Thursday, 28 November 2013

IN THE FIELD - Charcoal production in Papua New Guinea

Tony Bartlett, ACIAR’s Forestry Research Program Manager, recently travelled to Papua New Guinea (PNG) to see how our research has helped establish community groups that produce and sell charcoal...

About  85% of households in PNG still use fuelwood for cooking, with the average use being six times more than most countries in the Asia-Pacific region. So, fuelwood is an integral part of PNG’s domestic economy. There is a clear opportunity for smallholder farmers (like Tom pictured below) to make money from growing and selling fuelwood from their own tree plantations.
Farmer Tom (left) with researcher Dr Ian Nuberg
in Tom's fuelwood tree patch

Monday, 25 November 2013

Growing our knowledge and the world's farmers

Matt Linnegar
(Hilary Wardaugh Photography)
The latest edition of ACIAR’s Flagship publication—‘Partners in research for development’—was issued today. Part of the Australian Government’s Development Assistance program, ACIAR manages agricultural research projects to address problems of mutual interest and benefit to both developing countries and Australia. The bumper edition includes many examples of how ACIAR’s portfolio of research projects has helped the livelihoods of smallholder farmers overseas, while providing benefits back home. Matt Linnegar, CEO of the National Farmers’ Federation provides an in-depth editorial outlining the significant benefits ACIAR provides in the domestic arena. An excerpt of his editorial follows. 

Thursday, 21 November 2013

Commending an industry legend on World Fisheries Day

Cletus Oengpepa - in his element
(photo: Frederique Olivier)
World Fisheries Day, November 21, is celebrated throughout the world by fishing communities. It is fitting that this year, on his retirement, we commend the contributions to fisheries research from Mr Cletus Oengpepa.

Cletus, WorldFish research station manager at Gizo in the Western Province of Solomon Islands, has been a valuable partner with ACIAR more than two decades. He has been an inspiration in his efforts to ensure sustainable fisheries and resource management in the Pacific Island region.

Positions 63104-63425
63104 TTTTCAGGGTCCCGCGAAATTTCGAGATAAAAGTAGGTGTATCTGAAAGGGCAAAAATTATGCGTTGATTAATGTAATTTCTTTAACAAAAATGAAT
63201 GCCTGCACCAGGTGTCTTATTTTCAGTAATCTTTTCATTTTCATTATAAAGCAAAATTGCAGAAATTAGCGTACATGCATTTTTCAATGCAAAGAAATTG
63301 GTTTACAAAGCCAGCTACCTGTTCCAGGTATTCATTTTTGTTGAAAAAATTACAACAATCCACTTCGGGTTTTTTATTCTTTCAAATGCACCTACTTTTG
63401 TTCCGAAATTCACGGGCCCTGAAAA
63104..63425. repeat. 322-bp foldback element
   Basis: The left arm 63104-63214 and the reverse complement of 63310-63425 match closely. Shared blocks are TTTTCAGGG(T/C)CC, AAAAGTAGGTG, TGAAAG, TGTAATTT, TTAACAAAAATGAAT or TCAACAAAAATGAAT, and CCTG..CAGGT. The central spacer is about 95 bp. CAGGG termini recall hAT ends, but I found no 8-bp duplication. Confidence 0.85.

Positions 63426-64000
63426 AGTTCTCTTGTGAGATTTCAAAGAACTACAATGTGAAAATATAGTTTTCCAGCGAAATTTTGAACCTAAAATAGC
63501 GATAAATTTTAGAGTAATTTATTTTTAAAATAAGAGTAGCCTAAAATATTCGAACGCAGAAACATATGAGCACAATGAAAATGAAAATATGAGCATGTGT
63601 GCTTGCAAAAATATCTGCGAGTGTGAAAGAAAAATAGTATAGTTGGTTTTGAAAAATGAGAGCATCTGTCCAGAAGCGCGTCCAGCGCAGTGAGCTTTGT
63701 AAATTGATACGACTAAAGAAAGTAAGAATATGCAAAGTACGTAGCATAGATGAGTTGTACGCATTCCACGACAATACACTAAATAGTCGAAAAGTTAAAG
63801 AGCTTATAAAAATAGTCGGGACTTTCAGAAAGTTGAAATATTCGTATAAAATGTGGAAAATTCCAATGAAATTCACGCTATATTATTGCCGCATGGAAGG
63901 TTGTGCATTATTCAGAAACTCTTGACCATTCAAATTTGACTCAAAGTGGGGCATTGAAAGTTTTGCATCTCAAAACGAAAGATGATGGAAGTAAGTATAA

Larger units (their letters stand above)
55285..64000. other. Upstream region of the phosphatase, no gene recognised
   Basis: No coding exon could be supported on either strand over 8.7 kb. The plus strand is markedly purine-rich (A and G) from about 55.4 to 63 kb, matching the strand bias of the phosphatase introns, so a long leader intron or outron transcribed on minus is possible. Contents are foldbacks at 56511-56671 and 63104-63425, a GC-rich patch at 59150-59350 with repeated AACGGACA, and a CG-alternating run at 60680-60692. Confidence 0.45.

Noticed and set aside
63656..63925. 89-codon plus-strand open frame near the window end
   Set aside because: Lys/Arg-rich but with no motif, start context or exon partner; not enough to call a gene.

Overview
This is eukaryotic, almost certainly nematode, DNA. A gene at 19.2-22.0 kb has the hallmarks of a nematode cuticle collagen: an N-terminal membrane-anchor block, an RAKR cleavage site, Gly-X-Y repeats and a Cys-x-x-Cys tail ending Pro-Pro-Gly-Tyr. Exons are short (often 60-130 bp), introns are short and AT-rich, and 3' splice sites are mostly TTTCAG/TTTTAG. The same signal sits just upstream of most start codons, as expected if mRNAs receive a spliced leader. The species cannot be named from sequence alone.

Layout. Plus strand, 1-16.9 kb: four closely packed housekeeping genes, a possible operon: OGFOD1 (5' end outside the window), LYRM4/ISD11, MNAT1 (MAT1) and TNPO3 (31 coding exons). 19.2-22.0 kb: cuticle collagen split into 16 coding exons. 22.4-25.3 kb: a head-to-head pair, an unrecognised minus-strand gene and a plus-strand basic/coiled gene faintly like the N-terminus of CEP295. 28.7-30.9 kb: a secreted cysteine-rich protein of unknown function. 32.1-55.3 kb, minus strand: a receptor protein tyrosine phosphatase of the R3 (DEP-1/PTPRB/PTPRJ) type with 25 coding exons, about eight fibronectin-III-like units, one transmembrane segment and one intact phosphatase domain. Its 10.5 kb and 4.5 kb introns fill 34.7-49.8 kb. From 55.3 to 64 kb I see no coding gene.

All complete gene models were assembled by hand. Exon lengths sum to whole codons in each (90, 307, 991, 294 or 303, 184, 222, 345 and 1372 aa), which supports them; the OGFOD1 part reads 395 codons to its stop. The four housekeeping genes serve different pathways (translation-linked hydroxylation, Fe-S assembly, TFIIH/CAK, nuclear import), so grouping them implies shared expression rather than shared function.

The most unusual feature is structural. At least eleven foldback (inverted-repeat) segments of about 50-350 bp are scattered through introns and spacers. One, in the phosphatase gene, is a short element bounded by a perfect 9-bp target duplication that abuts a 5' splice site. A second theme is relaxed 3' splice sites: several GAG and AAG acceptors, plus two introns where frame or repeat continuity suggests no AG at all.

"Cletus Oengpepa is a mentor, a leader, a colleague and friend," said Delvene Boso, Country Manager for WorldFish in the Solomon Islands. Her words were echoing how Cletus was described by colleagues in a farewell luncheon held to mark his final week with WorldFish.

Tuesday, 19 November 2013

Photovoice speaking up on water issues in India

Water is a key issue in Rajasthan and Gujarat states in India. As part of ACIAR research on groundwater management in these states, we have explored villagers’ relationships with groundwater, agriculture and livelihood through photography.
Children drinking water at school  (Photo: M. Chew)
Michael Chew, a postgraduate student from the University of Western Sydney, used an approach called 'Photovoice'. This involved teaching local villagers to take photos around their villages and farms, so they could capture images that demonstrated their current views and future hopes for water access.

Tuesday, 12 November 2013

Global hunger and resilience – one part of the puzzle

The International Food Policy ResearchInstitute (IFPRI) has recently released the 2013 Global Hunger Index (GHI). The GHI uses an amalgamated score across three measures to rank countries and regions on a 100 point scale. The higher the index score the more dire the levels of hunger or to put it another way, the greater the prevalence of food insecurity within a country. 

The three measures – each equally weighted – are:
  • Proportion of people who are undernourished
  • Proportion of children younger than 5 years who are underweight
  • Child mortality rates for children under 5 years

Thursday, 7 November 2013

Let the sunshine in - growing crops and teak trees in Lao PDR

ACIAR research is shining light, literally, on how to successfully grow crops and teak together in Lao PDR...

Many smallholder farmers in the Luang Prabang region of northern Lao PDR are growing teak. At least 25,000 hectares of teak has been planted over the last 20 years. Current government policies support the continued expansion of new teak plantings. In most cases, farmers plant 1800-2500 trees per hectare and farm the land between the trees for 3 or 4 years. By that time the tree canopies block out sunlight and inhibit growth of plants underneath. This can make life difficult for farmers who don’t have enough land to grow crops somewhere else while their teak trees mature to a size of high value.

Another problem for farmers is that in the absence of good markets for small teak logs, they are reluctant to thin out densely-planted teak forests, even though this maximises growth and improves the quality of the remaining trees. So, how can research help farmers overcome these issues?

Tuesday, 5 November 2013

Research must meet the needs of young people

ACIAR’s Principal Advisor Dr Simon Hearn recently attended a workshop in Pakistan on youth and agriculture. He says the key message centred on the need for agricultural research providing opportunities for youth...

Many developing countries have a large number of rural youth looking to improve their lives. To capitalise on this, agricultural research needs to have practical applications and provide opportunities for young people.

Meeting the challenges of engaging youth in agriculture and related industries, to produce future regional food needs, is a high priority of the Asia-Pacific Association of Agricultural Research Institutions (APAARI).